To most individuals, cartoons are nothing more than child’s play, but to those in the industry and to the multitudes of fans worldwide, they’re anything but. Hasbro realized this three decades ago when the first Transformers cartoon debuted in conjunction with their robotic toyline and that symbiotic formula has continued up until the latest animated incarnation of the Transformers universe, Transformers: Prime.
Millions of dollars go into the development and broadcast of a cartoon and with a splintered viewing audience, the transmedia convergence of a brand is integral to its success. The Transformers brand is a multi-headed monster, perhaps Dinobot would be more appropriate, with publishing, toys, cartoons, movies and apparel as a part of its revenue streams. Without these various avenues of revenue, a franchise can die – no matter how good the product is. A perfect example of this is the recent Thundercats cartoon, which featured a compelling reboot of the original storyline alongside wonderfully animated episodes. Alas, despite good ratings and fan reaction, a second season wasn’t ordered because the toys associated with the reboot failed to sell. The market succeeded where Mumm-Ra had failed all of these years – it defeated Lion-O.
Hasbro understood the need for strength in all of its divisions from the beginning. The 1984 Transformers cartoon was produced by Sunbow Productions, Hasbro and Marvel, and used the template for success that was previously established with G.I. Joe. A dynamic cartoon, accompanied by innovative toys provided Hasbro with another runaway success. The initial cartoon series lasted four seasons consisting of 98 episodes and a 1986 animated big screen movie. Transformers: The Movie built upon the success of the cartoon and featured the voice talents of Leonard Nimoy, who would come back to the Transformers family nearly two decades later in Transformers: Dark of the Moon. Several animated series followed the original Transformers, to varying degrees of success, and were always paired with an accompanying toyline, comic book or video game.
When Hasbro decided to debut a new Transformers cartoon in 2008, they turned to a couple of Hollywood heavy hitters to ensure their success. Roberto Orci and Alex Kurtzman, frequent collaborators with J.J. Abrams, have a long and impressive partnership and resumes that include writing credits for Transformers, Transformers: Revenge of the Fallen, Star Trek, and Cowboys and Aliens. They’ve also worked together as producers in film and televison on such projects as Ender’s Game, The Amazing Spiderman 2, Alias, Fringe and Hawaii 5-0. Hiring Orci and Kurtzman as executive producers for Transformers: Prime harkens back to the days when Hasbro approached the creative minds at Marvel to create the entire Transformers universe. The move, now as it was initially in the mid-eighties, was a smashing success for Hasbro. Under Orci and Kurtzman’s guidance, Transformers: Prime ran for 3 seasons and garnered a lot of critical acclaim from the media and fans. The show was nominated several times for a Daytime Emmy during its four year run and won four times.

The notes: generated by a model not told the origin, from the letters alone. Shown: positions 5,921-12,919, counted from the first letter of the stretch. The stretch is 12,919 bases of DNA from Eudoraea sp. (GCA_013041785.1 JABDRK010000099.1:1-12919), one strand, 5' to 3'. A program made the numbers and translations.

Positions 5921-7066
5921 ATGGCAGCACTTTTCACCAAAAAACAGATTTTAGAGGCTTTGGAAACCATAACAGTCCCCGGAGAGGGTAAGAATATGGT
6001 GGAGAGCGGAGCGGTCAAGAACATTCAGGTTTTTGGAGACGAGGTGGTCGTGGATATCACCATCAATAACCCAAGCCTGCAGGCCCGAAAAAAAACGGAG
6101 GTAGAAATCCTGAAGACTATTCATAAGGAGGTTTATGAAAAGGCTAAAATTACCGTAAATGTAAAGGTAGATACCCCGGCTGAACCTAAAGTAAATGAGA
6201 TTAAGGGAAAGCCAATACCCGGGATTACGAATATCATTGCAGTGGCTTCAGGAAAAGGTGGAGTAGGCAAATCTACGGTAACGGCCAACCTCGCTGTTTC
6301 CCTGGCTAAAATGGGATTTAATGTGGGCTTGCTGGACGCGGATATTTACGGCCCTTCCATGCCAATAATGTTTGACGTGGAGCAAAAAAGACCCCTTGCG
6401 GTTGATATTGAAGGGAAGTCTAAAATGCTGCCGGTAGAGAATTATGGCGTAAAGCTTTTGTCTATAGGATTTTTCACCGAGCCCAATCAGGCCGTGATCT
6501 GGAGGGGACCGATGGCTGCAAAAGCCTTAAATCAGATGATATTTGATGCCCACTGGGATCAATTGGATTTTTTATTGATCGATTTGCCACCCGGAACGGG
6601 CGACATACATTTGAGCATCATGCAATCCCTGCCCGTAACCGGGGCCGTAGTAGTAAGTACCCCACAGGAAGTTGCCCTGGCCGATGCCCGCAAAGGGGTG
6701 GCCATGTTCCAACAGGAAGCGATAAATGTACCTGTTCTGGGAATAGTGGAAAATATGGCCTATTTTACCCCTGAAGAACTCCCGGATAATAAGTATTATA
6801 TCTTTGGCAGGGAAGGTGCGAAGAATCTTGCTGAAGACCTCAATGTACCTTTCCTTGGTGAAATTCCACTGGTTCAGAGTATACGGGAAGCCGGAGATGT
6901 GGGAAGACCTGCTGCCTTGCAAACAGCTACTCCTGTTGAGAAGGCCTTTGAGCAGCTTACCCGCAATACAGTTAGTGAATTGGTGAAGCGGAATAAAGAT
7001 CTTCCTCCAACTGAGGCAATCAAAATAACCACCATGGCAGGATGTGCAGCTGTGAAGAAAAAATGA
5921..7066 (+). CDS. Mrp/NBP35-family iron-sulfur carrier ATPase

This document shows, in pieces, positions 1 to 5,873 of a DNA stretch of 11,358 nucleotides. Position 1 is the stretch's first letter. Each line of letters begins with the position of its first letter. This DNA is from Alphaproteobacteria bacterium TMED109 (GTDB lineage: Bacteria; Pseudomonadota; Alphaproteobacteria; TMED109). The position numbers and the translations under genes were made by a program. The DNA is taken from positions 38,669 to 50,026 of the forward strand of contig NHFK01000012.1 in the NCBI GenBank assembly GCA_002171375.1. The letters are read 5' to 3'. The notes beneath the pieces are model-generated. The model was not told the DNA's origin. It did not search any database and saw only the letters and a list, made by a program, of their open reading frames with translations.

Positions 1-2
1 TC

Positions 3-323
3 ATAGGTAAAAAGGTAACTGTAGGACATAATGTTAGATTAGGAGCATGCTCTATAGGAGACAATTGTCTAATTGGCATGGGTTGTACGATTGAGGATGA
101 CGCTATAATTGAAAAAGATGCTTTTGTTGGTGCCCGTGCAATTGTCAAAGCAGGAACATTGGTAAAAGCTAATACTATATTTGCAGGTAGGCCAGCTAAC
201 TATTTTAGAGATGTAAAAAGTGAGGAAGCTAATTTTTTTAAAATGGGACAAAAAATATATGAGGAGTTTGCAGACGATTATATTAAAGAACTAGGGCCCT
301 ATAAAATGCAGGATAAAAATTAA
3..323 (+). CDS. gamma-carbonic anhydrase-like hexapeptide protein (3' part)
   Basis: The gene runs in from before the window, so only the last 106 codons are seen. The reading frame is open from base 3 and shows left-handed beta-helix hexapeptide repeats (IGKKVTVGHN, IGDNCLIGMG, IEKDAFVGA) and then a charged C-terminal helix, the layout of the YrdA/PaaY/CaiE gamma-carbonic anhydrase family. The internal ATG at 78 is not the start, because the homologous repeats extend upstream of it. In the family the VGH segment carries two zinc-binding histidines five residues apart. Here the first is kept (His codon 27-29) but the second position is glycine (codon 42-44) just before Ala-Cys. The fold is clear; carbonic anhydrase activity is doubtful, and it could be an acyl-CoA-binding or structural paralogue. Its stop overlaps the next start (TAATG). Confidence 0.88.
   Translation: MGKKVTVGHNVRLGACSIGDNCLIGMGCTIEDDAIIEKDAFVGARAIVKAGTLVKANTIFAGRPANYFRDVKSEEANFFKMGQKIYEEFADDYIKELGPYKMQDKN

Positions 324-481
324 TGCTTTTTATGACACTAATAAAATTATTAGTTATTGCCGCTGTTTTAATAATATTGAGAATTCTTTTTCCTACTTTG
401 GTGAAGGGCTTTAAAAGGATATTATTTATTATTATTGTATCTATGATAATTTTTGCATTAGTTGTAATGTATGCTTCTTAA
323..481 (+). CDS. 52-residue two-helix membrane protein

Having Orci and Kurtzman write the Transformers movies gave them an intimate understanding of the type of stories, characters and direction they could employ with the cartoon. Their expertise with the Transformers brand, coupled with excellent CGI animation from the Japanese studio, Digitalspace, helped Prime become one of the best entries in the long history of Transformers cartoons. Beast Wars and Beast Machines were the first Transformers cartoons to be animated in CGI and were a departure from the traditional 2D animation of the Transformers Gen1 and 2 series. Beast Wars, animated by the Canadian studio, Mainframe Entertainment,
earned Clyde Klotz, the show’s production designer, a Daytime Emmy in 1997 and remains one of the more popular entires in the cartoon canon. Despite an initial backlash from some fans due to an absence of transforming vehicles in the Beast Wars/Beast Machines era, it’s the depth of the storylines that fans still fondly remember it for. That type of storytelling, combined with great animation, has been what Hasbro strove for in subsequent series like Armada, Energon, Cybertron and now, Prime.
So what’s next? With Prime having concluded its run last year, there aren’t any new animated adventures featuring the Transformers currently on television. That will all change in the spring of 2015 when Transformers: Robots in Disguise debuts on the Hub Network. The new series will feature 2D animation and a new slate of character redesigns. According to a report in Variety, “(The) show takes place years after Transformers: Prime, when Bumblebee is summoned to save Earth from a new faction of Decepticons and assembles a rogue team of young Autobots that includes a rebel bad boy bot, an elite guard cadet, a bombastic Dinobot and (a) hyperactive Mini-Con to capture their new enemies.”
Robots in Disguise is the latest link in the cartoon chain that has engaged Tranformers fans since 1984. Its success will be determined in part, by how well the related comic books, movies and toys are received. What is essential for the new Transformers cartoon to be successful is for the creative team behind it to pay homage to the brand’s extensive and compelling legacy while pushing the boundaries of what has been established before. Following the formula of compelling stories and solid characterization established in Beast Wars and Transformers: Prime would be an excellent start.